I'm one of those people who can have a piping hot bowl of noodles at any time of the year. Have you ever seen lines of people waiting for ramen when it's 95 degrees outside? Chances are, I'm one of those people. What can I say? I just can't resist perfectly cooked noodles in a savory broth. So, today I'm giving noodles all the love with this miso ramen hot pot. Make the broth, add whatever vegetables you like, add some noodles, and serve with ponzu sauce. It can't get easier or more delicious than that!
Miso Ramen Hot Pot
- 2 quarts water
- 5 dried shiitake mushrooms
- 1 1.2 inch x 5 inch konbu square
- 1 cup bonito flakes
Miso hot pot
- 1 tablespoon oil
- 3 garlic cloves grated
- 1 teaspoon ginger grated
- 2 scallions
- 6 cups dashi broth
- 2 tablespoon mirin
- 2 tablespoon sake
- 1 ½ tablespoon soy sauce
- ¼ cup white miso paste
- 2 tablespoon ground sesame seeds
- white pepper to taste
- 2 carrots thinly sliced
- 3 cups napa cabbage chopped
- 14 ounces firm tofu sliced
- 4 ounces enoki mushrooms
- 12 ounces ramen noodles
- ponzu for serving
- Make the dashi broth. Pour 2 quarts of water in a large pot along with the dried shiitake mushrooms and konbu. Cover and bring to a boil over high heat. Reduce the heat to low and continue to simmer for 10 minutes. Turn off the heat, add 1 cup bonito flakes, and cover the pot. Let the broth sit for 10 minutes. Strain the broth, reserving the mushrooms and discarding the bonito flakes and konbu. Thinly slice the mushrooms and set them aside.
- Slice the scallions, separating the white stems from the green tops. Heat 1 tablespoon oil in a large pot over medium-high heat. Saute the grated garlic, ginger, and white stems of the green onions until aromatic, about 1 minute. Add 6 cups of the prepared dashi broth along with the reserved shiitake mushrooms. Cover and bring to a boil.
- Season the broth with 2 tablespoon mirin, 2 tablespoon sake, 1 ½ teaspoon soy sauce, ¼ cup white miso, 2 tablespoon ground sesame seeds, and ground white pepper to taste. Add the sliced carrots, napa cabbage, and tofu and cook until the vegetables are tender, about 7-8 minutes.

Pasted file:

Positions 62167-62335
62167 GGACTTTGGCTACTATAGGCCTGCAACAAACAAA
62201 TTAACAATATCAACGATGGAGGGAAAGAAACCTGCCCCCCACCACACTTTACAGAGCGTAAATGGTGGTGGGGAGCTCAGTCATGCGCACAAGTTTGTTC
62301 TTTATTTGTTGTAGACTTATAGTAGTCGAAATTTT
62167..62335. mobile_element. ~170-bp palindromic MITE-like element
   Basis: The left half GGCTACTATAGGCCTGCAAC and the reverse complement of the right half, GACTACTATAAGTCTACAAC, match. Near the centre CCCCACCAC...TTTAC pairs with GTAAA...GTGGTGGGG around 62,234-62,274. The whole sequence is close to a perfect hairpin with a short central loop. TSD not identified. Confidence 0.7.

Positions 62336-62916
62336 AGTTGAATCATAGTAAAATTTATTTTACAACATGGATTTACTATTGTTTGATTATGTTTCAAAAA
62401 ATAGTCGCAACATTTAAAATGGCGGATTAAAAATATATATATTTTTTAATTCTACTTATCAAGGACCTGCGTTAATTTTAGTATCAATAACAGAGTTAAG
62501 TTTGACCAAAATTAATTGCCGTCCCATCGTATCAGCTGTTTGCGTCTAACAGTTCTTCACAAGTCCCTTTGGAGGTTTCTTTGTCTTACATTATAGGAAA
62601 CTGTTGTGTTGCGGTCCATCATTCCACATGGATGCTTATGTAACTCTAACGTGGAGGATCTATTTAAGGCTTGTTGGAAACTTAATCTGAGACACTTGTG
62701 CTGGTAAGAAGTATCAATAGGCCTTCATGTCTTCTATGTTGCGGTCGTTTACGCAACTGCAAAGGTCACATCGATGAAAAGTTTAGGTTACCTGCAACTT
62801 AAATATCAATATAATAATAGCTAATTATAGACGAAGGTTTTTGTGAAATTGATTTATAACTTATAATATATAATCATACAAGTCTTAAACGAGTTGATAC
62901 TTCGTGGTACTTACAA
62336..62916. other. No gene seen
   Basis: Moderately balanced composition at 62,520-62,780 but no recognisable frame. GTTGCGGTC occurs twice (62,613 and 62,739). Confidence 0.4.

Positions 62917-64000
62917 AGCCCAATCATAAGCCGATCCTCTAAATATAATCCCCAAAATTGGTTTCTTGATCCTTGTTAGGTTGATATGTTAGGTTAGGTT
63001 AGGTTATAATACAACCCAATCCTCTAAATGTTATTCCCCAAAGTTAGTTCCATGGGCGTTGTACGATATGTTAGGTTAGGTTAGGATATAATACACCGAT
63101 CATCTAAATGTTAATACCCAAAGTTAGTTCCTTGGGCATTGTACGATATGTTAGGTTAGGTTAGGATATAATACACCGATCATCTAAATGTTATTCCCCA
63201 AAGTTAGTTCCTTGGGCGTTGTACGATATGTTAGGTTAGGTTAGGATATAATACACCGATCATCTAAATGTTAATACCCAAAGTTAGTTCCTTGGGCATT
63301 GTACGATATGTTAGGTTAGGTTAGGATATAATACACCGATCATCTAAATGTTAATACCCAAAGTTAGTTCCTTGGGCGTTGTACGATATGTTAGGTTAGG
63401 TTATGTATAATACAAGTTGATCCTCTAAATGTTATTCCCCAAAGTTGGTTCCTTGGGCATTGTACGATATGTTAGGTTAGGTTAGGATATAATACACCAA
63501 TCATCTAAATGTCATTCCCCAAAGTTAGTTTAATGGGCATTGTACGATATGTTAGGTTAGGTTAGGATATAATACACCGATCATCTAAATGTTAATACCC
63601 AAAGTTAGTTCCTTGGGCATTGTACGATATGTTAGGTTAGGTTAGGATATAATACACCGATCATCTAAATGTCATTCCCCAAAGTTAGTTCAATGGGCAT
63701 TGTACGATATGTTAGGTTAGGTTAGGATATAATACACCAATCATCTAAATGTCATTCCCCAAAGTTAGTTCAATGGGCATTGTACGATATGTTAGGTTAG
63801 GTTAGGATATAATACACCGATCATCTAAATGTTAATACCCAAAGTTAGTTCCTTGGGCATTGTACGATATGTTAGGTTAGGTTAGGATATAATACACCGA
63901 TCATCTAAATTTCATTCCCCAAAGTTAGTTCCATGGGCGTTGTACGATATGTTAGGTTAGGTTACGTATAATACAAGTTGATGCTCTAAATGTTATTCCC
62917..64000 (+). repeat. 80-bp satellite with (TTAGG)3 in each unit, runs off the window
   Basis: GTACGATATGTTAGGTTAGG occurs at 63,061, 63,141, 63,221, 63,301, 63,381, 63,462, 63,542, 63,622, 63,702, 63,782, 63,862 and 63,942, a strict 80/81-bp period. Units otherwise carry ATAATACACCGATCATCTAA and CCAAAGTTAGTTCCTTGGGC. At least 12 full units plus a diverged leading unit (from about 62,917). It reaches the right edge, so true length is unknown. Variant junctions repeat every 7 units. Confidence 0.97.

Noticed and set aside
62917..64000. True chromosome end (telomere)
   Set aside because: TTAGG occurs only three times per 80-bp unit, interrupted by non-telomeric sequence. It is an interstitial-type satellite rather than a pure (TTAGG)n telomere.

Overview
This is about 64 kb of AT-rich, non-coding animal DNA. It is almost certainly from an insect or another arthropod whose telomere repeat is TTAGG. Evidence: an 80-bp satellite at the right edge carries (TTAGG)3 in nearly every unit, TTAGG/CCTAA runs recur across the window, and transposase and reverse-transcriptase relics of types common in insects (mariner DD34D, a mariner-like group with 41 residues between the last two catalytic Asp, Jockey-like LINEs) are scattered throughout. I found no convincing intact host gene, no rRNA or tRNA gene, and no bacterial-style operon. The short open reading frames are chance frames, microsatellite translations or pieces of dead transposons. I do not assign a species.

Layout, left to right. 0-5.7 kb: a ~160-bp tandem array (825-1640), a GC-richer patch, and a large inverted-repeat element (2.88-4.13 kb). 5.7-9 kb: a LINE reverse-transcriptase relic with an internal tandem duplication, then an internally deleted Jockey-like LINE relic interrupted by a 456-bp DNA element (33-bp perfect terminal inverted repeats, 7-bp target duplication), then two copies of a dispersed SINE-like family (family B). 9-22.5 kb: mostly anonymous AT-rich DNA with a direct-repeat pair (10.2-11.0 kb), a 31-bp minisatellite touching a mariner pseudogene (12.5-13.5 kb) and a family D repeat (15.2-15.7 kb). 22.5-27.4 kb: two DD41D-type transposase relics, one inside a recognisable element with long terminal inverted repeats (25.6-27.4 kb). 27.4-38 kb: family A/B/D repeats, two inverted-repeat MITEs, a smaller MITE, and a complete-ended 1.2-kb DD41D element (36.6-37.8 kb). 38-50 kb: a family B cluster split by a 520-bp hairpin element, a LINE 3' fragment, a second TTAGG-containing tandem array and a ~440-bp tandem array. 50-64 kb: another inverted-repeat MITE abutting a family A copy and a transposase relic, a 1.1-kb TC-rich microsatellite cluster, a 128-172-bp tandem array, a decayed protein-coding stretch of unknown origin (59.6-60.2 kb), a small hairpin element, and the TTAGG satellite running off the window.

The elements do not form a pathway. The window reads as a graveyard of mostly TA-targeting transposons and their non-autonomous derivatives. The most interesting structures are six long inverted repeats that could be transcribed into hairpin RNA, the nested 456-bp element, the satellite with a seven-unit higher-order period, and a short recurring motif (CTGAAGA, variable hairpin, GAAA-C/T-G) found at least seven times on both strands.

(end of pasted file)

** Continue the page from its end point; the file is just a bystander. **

- Add the ramen noodles and enoki mushrooms and cook until the noodles are cooked. Remove from heat and garnish with the green tops of the scallions. Serve the miso hot pot with ponzu for dipping sauce if desired.
**Helpful tips and common mistakes
So what exactly is hot pot? It's when a pot of broth is placed at the table and you cook the vegetables and meat tableside. The meat is sliced thin so it cooks in a matter of seconds and is served with a dipping sauce. If you have a flavorful broth, hot pot can be incredibly delicious. I decided to make a Japanese version by seasoning the broth with white miso and serving it with ramen noodles. This is a vegetarian recipe but you can easily change that by serving it with whatever protein you like.
To make the broth, first make dashi. Normally I only use konbu and bonito flakes but to add a little extra umami, I decided to add dried shiitake mushrooms. Simmer the konbu and dried shiitake mushrooms for 10 minutes and turn off the heat. Add the bonito flakes, cover the pot, and let it sit for 10 minutes. Strain the stock and the dashi is ready.
Now that we have the base, it's time to add all of the seasonings. White miso paste is the main source of flavor but we're balancing it with soy sauce, ground sesame seeds, mirin, sake, and aromatics. Let the soup simmer and give it a taste before adding the vegetables. We want to make sure the soup is delicious before adding the remaining ingredients.
Napa cabbage, carrots, mushrooms, tofu, and some sort of leafy greens are common vegetables for hot pot but you can be creative and use what you like. Sweet potato, fish cakes, even corn on the cob are all suitable ingredients. If you want to add shrimp, beef, or any other type of meat, add it at the very end once the vegetables are almost done.
Finish the miso ramen hot pot by adding the ramen noodles. The noodles only need a couple of minutes so keep an eye on the pot. Finish the hot pot with scallions and serve with ponzu as the dipping sauce.
This hot pot is different than the Chinese hot pots but I still loved every bite. The broth is light but still flavorful and the ponzu dipping sauce is the perfect compliment. Seconds anyone?
For more Asian soup inspiration check out this Chinese chicken and rice corn soup!
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